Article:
Academic journal article Women's Studies Quarterly

A Shot in the Dark: Vaccinations and Redundant Risks

Academic journal article Women's Studies Quarterly

A Shot in the Dark: Vaccinations and Redundant Risks

Article excerpt

There occurs ...an overproduction of risks, which sometimes relativize, sometimes supplement and sometimes outdo one another.

-Ulrich Beck, Risk Society: Towards a New Modernity

In 2007, the state of Maryland passed a law stating that parents who did not keep their children's vaccinations up to date could be fined or imprisoned. In November that year, parents from Maryland s Prince Georges County were summoned by the circuit court to get their children vaccinated, even though some families had previously claimed medical or religious exemptions. After missing a September deadline, twenty-three hundred students still had incomplete immunization records and thus were barred from attending county schools. In what school officials described as a last resort, these students' parents were asked to appear in court for a hearing at which they would be reprimanded by a judge and ordered to have their children vaccinated, at no cost, right there in the courthouse (Hernandez 2007, BOl). The parents who did not attend, or who refused the vaccination, would be fined fifty dollars "for each day they fail [ed] to get their children immunized after being charged" and would face the possibility often days in jail (Hernandez 2007, BOl). In many cases, parents accused the school system of poor record keeping and insisted that their children had indeed received all the required shots, but other parents and protestors strenuously objected to the county's policy, characterizing the events at the circuit court as "tyranny" (Loe Fisher 2007) and "health fascism" (Laibow 2007).

Much discussed in parenting magazines and online forums, this incident in Prince George's County and the new law that predicated it constitute a high-profile example of a dramatic conflict between parents, medical experts, and government authorities. Recent statistics indicate that the majority of American citizens are being vaccinated in accordance with the schedule recommended by the US Centers for Disease Control and Prevention (CDC); for instance, the CDC states that 92 percent of US children between the ages of nineteen and thirty-five months have received an MMR (measles-mumps-rubella) vaccine, and 93 percent in that same age group have been vaccinated for hepatitis B (National Center for Health Statistics 2009). There is, however, a vocal, increasingly publicized minority positing possible links between childhood shots - particularly the aforementioned MMR vaccination - and the development of autism and autism spectrum disorders /conditions, such as Asperger's syndrome and PDD-NOS (pervasive developmental disorder-not otherwise specified). Some members of this minority have also registered concerns that childhood shots maybe linked to brain damage, learning disabilities, and other conditions. The protestors' strong words, cited above, suggest the strength and depth of their feelings about the issue.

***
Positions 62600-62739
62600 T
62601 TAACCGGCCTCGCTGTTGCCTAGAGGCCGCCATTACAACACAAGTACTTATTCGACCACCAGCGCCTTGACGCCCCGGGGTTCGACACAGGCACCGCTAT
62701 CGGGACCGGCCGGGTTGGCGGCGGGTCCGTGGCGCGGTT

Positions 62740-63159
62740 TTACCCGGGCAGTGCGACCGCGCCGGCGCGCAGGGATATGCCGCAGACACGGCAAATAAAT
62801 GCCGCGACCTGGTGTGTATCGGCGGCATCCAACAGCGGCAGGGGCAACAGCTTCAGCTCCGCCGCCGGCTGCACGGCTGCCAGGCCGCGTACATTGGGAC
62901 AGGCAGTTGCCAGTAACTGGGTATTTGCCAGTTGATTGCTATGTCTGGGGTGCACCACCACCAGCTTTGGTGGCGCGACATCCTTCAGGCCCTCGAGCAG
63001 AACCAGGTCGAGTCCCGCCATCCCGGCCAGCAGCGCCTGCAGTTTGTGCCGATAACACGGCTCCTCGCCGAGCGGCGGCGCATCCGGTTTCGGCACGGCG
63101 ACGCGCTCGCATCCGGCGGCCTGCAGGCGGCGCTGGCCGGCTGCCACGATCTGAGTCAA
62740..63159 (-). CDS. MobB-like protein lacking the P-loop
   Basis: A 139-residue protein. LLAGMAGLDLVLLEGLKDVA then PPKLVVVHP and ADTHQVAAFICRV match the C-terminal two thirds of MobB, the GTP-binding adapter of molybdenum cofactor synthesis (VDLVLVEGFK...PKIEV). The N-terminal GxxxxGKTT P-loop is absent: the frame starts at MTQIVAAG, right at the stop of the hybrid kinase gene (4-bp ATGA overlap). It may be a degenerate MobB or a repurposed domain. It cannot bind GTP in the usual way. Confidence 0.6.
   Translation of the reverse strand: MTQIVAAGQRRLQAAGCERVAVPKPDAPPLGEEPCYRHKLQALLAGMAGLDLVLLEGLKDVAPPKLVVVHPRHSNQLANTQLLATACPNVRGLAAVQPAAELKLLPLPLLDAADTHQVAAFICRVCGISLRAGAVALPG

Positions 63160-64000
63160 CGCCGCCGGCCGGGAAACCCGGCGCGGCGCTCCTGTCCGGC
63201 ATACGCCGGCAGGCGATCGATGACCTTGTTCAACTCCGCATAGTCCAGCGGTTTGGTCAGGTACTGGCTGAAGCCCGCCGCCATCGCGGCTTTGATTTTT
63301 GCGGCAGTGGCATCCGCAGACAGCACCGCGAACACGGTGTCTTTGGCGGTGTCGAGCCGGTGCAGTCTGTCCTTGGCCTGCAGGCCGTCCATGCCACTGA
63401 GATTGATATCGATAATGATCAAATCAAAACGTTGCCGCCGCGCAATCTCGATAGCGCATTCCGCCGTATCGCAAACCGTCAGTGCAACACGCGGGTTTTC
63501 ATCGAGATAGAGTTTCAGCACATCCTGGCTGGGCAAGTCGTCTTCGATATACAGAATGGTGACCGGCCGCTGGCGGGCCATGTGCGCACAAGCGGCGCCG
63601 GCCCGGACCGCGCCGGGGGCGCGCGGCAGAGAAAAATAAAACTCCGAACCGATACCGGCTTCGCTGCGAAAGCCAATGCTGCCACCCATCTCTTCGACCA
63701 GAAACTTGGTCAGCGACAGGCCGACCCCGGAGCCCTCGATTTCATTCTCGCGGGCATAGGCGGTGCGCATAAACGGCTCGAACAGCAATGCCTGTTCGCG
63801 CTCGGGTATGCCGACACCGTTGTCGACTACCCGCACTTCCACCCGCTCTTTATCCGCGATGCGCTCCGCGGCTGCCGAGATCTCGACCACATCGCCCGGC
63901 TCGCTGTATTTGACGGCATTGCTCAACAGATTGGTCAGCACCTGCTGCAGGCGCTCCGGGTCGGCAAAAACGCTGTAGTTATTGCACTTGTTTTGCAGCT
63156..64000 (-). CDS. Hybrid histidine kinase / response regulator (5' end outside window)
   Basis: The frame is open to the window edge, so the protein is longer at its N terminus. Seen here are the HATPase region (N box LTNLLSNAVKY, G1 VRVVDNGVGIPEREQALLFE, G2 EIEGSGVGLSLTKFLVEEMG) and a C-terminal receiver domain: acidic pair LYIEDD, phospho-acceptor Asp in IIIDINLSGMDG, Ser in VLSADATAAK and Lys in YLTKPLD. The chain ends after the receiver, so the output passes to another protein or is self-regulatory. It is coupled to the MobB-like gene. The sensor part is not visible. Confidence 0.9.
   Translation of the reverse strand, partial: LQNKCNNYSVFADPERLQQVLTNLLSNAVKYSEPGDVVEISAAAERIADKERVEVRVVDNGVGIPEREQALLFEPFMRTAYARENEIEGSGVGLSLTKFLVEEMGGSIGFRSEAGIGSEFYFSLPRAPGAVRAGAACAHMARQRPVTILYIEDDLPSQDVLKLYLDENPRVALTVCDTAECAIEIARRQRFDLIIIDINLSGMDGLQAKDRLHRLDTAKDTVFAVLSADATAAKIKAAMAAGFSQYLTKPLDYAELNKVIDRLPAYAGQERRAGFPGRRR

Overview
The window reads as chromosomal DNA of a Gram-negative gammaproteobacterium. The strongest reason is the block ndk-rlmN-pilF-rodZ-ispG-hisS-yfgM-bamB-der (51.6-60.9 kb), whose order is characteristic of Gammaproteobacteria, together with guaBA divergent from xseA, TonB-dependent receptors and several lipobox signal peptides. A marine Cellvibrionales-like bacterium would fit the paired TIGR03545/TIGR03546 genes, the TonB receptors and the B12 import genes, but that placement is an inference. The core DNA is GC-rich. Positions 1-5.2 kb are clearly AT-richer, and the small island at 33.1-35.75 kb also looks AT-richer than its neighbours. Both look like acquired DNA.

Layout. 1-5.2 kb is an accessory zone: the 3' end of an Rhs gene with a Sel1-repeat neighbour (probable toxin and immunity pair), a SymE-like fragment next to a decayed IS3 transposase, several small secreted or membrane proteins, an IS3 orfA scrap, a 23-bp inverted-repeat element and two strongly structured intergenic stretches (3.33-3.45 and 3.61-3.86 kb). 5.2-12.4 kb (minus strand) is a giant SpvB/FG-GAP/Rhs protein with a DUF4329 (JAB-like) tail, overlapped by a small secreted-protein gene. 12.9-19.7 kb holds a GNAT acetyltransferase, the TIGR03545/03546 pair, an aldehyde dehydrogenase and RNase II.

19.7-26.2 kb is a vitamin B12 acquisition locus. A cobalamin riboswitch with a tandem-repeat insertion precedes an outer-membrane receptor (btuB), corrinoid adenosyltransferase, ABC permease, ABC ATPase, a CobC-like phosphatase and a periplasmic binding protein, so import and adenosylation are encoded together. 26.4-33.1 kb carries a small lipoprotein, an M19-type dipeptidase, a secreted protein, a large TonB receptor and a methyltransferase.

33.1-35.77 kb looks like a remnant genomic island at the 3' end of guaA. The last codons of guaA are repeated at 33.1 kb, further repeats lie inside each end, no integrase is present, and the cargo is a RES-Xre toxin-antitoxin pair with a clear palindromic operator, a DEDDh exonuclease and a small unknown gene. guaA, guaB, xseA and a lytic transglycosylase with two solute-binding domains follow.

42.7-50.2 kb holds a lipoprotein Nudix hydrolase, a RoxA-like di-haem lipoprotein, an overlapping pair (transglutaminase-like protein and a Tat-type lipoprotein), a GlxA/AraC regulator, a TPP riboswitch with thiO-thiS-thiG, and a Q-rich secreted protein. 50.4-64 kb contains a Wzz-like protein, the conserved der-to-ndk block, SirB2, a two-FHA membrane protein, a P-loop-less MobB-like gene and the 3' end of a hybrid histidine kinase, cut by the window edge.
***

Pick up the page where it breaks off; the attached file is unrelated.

By analyzing media portrayals of the vaccination debate; official statements from health care organizations; and personal, email-based interviews with thirty-five parents from sixteen US states and Washington, DC, and from various socioeconomic backgrounds, I will suggest that the vaccination debate itself is heightening parents' fears and undermining their sense of safety.1 For the purpose of this essay, my definition of "safety" is twofold: the sense that one is protected from illness and disorders and, as I will explain, the sense that one's position as a citizen within a democratic society is secure. First, a medical technology often credited with making society "safe" from diseases becomes an object of anxiety and skepticism. Then, these concerns circulate, becoming the focus of dramatic media reports and celebrity interviews and of frightening statements from the CDC, American Academy of Pediatrics, and other organizations. Some onlookers start to fear the vaccinations themselves and the possible side effects they have heard referenced in the news and elsewhere. …

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